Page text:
Written by By Meg Wagner, CNN
Nearly 1 in 5 adults in the United States has high blood pressure, a prevalence rate that’s up from 8% in 1980, according to a report by the US Centers for Disease Control and Prevention.
Even though the number of people with high blood pressure has grown, the rate of people taking medication to control it has not.
That’s one finding of the most recent report on high blood pressure in the US. Since 1980, the report found, the proportion of adults taking blood pressure medication grew from 53% to 65%. But only 45% of them were taking medications that contain niacin, which some believe can potentially increase blood pressure.
Another 11% of adult diabetics were taking niacin-containing medications.
Niacin has been known for decades to increase blood pressure in high doses. So, even though only 5% of people take niacin-containing medications, those people are at high risk of having high blood pressure, said Dr. Justin Bremner, the senior author of the study and a specialist in cardiovascular disease at the CDC.
“The number of people taking the drugs does not change the number with treatment, so the focus in practice is getting niacin users onto lower blood pressure drugs,” Bremner said.
If patients stop taking niacin, their blood pressure goes up again.
Dr. Nicole Mobley, a cardiologist at Mayo Clinic in Jacksonville, Florida, called the report “astounding.”
“The lack of knowledge, understanding and guidance among patients about the effects of niacin is simply stunning,” Mobley said. “I think we need to be leading the charge on education.”
The vast majority of diabetics and adults with hypertension use medication, the study showed. The prevalence of high blood pressure is “almost imperceptible” among blacks and women, the report found.
During the years of the study, the racial disparity grew more pronounced.
In 1982, the proportion of adult black Americans who were taking high blood pressure medications was 10%.
In 2011, 9% of African-Americans were taking medication.
In 2011, 8% of Hispanic adults were taking medication.
From 2010 to 2015, the prevalence of high blood pressure increased among all races, between 1.5 and 2 percentage points.
According to the CDC report, the greatest increase in prevalence was among Hispanic adults, which went from 10% to 19%. The racial disparity for high blood pressure among Hispanics grew from 5 to 16%.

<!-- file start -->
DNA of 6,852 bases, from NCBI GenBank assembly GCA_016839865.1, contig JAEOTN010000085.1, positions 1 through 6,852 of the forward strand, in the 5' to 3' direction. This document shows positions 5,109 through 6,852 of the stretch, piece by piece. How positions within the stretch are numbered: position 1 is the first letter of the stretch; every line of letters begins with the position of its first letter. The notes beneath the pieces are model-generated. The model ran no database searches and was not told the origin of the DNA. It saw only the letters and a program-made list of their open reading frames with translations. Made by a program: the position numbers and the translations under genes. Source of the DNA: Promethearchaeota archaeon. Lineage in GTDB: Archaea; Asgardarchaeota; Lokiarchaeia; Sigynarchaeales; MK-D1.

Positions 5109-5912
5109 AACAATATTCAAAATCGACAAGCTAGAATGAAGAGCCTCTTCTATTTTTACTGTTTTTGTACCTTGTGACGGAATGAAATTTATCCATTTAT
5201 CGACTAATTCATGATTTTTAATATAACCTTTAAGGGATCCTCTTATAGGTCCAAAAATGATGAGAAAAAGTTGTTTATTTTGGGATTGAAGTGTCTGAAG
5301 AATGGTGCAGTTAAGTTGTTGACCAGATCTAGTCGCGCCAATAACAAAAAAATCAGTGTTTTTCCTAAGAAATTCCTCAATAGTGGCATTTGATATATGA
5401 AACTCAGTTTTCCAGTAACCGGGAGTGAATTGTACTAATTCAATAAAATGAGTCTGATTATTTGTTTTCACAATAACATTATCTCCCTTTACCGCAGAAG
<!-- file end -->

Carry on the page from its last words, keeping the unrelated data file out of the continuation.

Overall, white adults had the lowest prevalence of high blood pressure, which stayed between 11% and 12%.
“There are still people that need help controlling their blood pressure, and there’s still a lot of medical care that needs to be done,” Bremner said.
The US Heart Association and American Heart Association are sponsoring a “National High Blood Pressure Week” to draw attention to the need for more education and further research. The CDC said more research is needed to fully understand the effects of niacin on blood pressure, and not all blood pressure control methods may be equally effective.
In general, high blood pressure is risk factors for heart disease and stroke.
High blood pressure can affect anyone and be caused by weight gain, smoking, being overweight and impaired weight management. People with hypertension have a higher risk of developing strokes, heart attacks and heart failure.
“Prevention and treatment of high blood pressure is a public health priority, and this week-long reminder to reduce risk increases awareness and provides a strong opportunity to raise awareness about the health implications of high blood pressure,” said Ron Ohman, executive director of the American Heart Association and American Stroke Association, which co-sponsor the week of events.
There is a vaccine that can lower blood pressure in children, but it is not available for adults. Women who are pregnant should get the vaccine to protect their babies.
Health providers should be more aware of the effect of niacin and be willing to ask patients if they are taking niacin, Bremner said.
“I think niacin needs to be the baseline,” he said. “It’s a screening tool that allows you to detect patients with hypertension that might not otherwise be diagnosed.”